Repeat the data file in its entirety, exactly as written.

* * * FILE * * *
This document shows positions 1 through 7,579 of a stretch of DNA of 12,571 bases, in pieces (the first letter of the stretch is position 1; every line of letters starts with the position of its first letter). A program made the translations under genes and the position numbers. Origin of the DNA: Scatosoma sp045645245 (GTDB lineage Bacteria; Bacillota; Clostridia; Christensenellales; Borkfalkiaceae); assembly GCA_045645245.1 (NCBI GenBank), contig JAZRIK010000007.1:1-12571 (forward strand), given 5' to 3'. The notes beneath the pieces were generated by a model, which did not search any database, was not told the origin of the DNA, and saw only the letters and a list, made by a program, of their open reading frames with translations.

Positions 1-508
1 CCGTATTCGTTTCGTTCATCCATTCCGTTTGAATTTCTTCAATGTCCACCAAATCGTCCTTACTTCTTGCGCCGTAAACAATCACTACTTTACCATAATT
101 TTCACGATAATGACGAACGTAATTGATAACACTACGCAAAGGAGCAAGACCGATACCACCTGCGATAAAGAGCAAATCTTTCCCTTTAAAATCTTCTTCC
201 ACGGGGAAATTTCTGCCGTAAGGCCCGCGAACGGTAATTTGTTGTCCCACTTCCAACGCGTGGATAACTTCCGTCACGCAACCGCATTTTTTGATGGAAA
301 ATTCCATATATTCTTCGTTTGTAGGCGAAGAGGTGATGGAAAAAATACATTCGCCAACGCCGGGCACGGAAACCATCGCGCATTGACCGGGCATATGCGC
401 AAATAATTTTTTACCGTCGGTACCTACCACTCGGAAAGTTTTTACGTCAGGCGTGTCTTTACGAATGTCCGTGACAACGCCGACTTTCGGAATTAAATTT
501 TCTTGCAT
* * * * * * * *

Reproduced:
This document shows positions 1 through 7,579 of a stretch of DNA of 12,571 bases, in pieces (the first letter of the stretch is position 1; every line of letters starts with the position of its first letter). A program made the translations under genes and the position numbers. Origin of the DNA: Scatosoma sp045645245 (GTDB lineage Bacteria; Bacillota; Clostridia; Christensenellales; Borkfalkiaceae); assembly GCA_045645245.1 (NCBI GenBank), contig JAZRIK010000007.1:1-12571 (forward strand), given 5' to 3'. The notes beneath the pieces were generated by a model, which did not search any database, was not told the origin of the DNA, and saw only the letters and a list, made by a program, of their open reading frames with translations.

Positions 1-508
1 CCGTATTCGTTTCGTTCATCCATTCCGTTTGAATTTCTTCAATGTCCACCAAATCGTCCTTACTTCTTGCGCCGTAAACAATCACTACTTTACCATAATT
101 TTCACGATAATGACGAACGTAATTGATAACACTACGCAAAGGAGCAAGACCGATACCACCTGCGATAAAGAGCAAATCTTTCCCTTTAAAATCTTCTTCC
201 ACGGGGAAATTTCTGCCGTAAGGCCCGCGAACGGTAATTTGTTGTCCCACTTCCAACGCGTGGATAACTTCCGTCACGCAACCGCATTTTTTGATGGAAA
301 ATTCCATATATTCTTCGTTTGTAGGCGAAGAGGTGATGGAAAAAATACATTCGCCAACGCCGGGCACGGAAACCATCGCGCATTGACCGGGCATATGCGC
401 AAATAATTTTTTACCGTCGGTACCTACCACTCGGAAAGTTTTTACGTCAGGCGTGTCTTTACGAATGTCCGTGACAACGCCGACTTTCGGAATTAAATTT
501 TCTTGCAT